You are not permitted to download, save or email this image. Visit image gallery to purchase the image.
While Trade Me's board unanimously backed the Apax bid yesterday and recommends Trade Me shareholders vote in favour of the scheme, that vote will not happen until April.
There are provisions in the arrangement whereby Trade Me is allowed to consider another offer, should one arise.
With both parties now offering $6.45 per share, the market will be looking at whether Hellman & Friedman comes up with a counter offer.
The $6.45 offer is a 27% premium on the previous monthly average price.
Since Apax's initial $6.40 offer, Trade Me shares had risen from $5.10, to trade up 4.25% yesterday around $6.38.
The scheme implementation agreement was released yesterday and requires approval from Trade Me's shareholders, the High Court and the Overseas Investment Office.
Trade Me chairman David Kirk said subject to an independent adviser's report finding the $6.45 offer was within or above its valuation range, and with no superior offer, Trade Me's board of directors would all vote to sell their shares.
''The Apax Funds have increased their offer price since the indicative proposal, following the completion of their due diligence,'' Mr Kirk said.
After consideration, the board unanimously concluded the offer was consistent with its efforts to deliver maximum value for shareholders.
''We're confident Trade Me would have a successful standalone future, but we believe the certainty of the cash offer and material premium would be an attractive outcome and it merits being put to shareholders with our recommendation, in the absence of a superior proposal,'' Mr Kirk said.
Craigs Investment Partners broker Peter McIntyre said the latest Apax offer was ''no surprise'', having picked the takeover would be competitive.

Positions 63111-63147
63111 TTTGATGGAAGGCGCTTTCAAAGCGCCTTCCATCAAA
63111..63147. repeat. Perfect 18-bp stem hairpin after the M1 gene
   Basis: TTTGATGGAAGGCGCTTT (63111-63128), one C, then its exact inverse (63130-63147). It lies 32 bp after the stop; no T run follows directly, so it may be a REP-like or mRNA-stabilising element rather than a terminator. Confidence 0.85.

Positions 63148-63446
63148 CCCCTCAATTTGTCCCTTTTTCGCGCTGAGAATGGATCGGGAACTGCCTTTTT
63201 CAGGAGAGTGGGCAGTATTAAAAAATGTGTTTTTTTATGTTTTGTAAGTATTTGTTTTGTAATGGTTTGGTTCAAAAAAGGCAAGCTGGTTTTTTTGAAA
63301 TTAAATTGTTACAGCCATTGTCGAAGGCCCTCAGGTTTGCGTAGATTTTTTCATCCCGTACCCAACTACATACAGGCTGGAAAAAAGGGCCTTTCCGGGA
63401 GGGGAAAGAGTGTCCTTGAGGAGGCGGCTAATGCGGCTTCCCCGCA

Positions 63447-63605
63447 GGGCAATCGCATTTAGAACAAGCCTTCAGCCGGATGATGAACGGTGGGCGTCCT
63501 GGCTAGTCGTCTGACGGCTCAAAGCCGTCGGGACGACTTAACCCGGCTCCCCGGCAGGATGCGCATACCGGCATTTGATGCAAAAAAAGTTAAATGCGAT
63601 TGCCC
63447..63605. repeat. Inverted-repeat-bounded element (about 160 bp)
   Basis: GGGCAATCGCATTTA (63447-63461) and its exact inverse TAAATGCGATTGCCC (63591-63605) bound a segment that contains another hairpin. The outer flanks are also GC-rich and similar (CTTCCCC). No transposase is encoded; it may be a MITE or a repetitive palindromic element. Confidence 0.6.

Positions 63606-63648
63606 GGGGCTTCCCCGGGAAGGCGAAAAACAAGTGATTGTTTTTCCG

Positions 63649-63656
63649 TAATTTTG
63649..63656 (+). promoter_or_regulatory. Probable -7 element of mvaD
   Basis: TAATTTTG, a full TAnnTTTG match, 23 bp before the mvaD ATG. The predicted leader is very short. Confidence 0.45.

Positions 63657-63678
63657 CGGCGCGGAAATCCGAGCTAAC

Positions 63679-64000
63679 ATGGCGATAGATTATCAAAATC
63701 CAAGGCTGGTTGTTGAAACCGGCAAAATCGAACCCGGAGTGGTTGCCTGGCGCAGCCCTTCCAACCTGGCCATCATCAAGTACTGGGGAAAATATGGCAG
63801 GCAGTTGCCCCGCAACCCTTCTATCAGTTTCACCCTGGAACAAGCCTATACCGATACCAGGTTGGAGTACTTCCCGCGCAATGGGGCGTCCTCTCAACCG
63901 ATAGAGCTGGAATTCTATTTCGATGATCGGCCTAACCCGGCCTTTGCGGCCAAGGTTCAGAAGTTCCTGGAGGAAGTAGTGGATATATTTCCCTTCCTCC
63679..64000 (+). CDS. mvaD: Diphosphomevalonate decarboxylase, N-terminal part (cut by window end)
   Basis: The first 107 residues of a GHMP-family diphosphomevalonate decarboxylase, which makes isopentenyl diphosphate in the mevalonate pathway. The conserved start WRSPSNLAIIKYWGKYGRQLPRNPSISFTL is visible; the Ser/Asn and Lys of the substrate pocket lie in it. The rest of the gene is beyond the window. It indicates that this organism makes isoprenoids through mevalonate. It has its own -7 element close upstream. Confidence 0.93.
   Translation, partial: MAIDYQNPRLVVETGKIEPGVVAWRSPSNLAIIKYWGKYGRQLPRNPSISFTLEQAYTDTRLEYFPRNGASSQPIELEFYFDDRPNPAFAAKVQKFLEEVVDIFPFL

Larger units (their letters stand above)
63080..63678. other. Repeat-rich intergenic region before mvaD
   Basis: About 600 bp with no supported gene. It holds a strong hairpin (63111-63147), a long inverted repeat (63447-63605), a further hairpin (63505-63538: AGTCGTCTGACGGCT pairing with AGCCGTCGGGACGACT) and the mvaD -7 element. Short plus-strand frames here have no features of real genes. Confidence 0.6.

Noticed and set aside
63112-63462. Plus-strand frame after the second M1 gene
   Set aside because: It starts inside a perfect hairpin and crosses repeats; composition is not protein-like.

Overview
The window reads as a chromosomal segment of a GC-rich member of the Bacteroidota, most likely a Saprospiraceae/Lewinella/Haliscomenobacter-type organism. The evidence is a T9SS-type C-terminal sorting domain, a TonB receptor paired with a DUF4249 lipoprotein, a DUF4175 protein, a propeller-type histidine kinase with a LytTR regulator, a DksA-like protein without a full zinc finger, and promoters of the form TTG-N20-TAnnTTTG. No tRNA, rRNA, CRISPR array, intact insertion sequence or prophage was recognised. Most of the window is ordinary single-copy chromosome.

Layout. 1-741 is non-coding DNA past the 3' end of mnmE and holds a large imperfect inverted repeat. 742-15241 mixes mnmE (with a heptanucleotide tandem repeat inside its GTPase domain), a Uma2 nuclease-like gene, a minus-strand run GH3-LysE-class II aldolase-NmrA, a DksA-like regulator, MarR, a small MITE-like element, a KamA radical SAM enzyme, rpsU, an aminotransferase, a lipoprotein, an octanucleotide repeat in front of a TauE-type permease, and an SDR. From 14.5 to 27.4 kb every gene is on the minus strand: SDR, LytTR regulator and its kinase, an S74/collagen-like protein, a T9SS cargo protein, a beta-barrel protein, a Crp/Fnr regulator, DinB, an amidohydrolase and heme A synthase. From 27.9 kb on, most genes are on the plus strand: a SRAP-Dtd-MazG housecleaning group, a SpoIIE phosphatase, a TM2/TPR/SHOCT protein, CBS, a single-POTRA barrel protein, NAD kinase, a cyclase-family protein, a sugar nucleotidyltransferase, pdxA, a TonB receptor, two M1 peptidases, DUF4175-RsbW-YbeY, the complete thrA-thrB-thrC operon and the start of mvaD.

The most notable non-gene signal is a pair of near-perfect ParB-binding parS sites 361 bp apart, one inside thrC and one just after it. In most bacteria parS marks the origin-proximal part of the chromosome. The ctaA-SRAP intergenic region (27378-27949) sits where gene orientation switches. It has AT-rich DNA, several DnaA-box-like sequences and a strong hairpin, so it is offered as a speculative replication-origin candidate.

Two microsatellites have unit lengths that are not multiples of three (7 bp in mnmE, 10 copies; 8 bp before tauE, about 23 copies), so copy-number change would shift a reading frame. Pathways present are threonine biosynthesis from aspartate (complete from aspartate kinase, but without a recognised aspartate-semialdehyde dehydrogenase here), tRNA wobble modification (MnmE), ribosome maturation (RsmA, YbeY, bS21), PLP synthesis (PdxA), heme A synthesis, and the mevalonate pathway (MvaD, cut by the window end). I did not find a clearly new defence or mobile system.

''The [Trade Me] board is happy with the price ... the offer's got the board's vote of confidence,'' he said.
Mr McIntyre said there was still some scope for Hellman & Friedman to come back with a higher offer, but it would ''need to be substantial'', given that Trade Me faced paying a ''break-fee'' with Apax, if it went with another offer.
Under the scheme of arrangement, Trade Me could be required to pay Apax a $19.2million break fee.
Forsyth Barr broker Lyn Howe said both Trade Me and Apax were liable to pay the break fee if either terminated the agreement, including if a competing proposal was accepted.
''It appears largely a fait accompli that Trade Me will be acquired and delisted from the NZX.
''The principal question being whether Hellman & Friedman or any other party has appetite at a higher price point,'' Mrs Howe said.
She said while Trade Me was not able to solicit further acquirer interest, it could engage with a non-solicited competing proposal, as it did when the Hellman & Friedman offer was made last week.
If the latest Apax offer was concluded, Mrs Howe expected the transaction to be completed between April and June next year.
-The scheme implementation agreement, or scheme of arrangement, has a lower bar to get shareholders over the line, requiring 75% support and at least half the company's votes cast, as opposed to the 90% threshold needed in a formal takeover to enforce mop-up provisions of the remaining 10% of shares.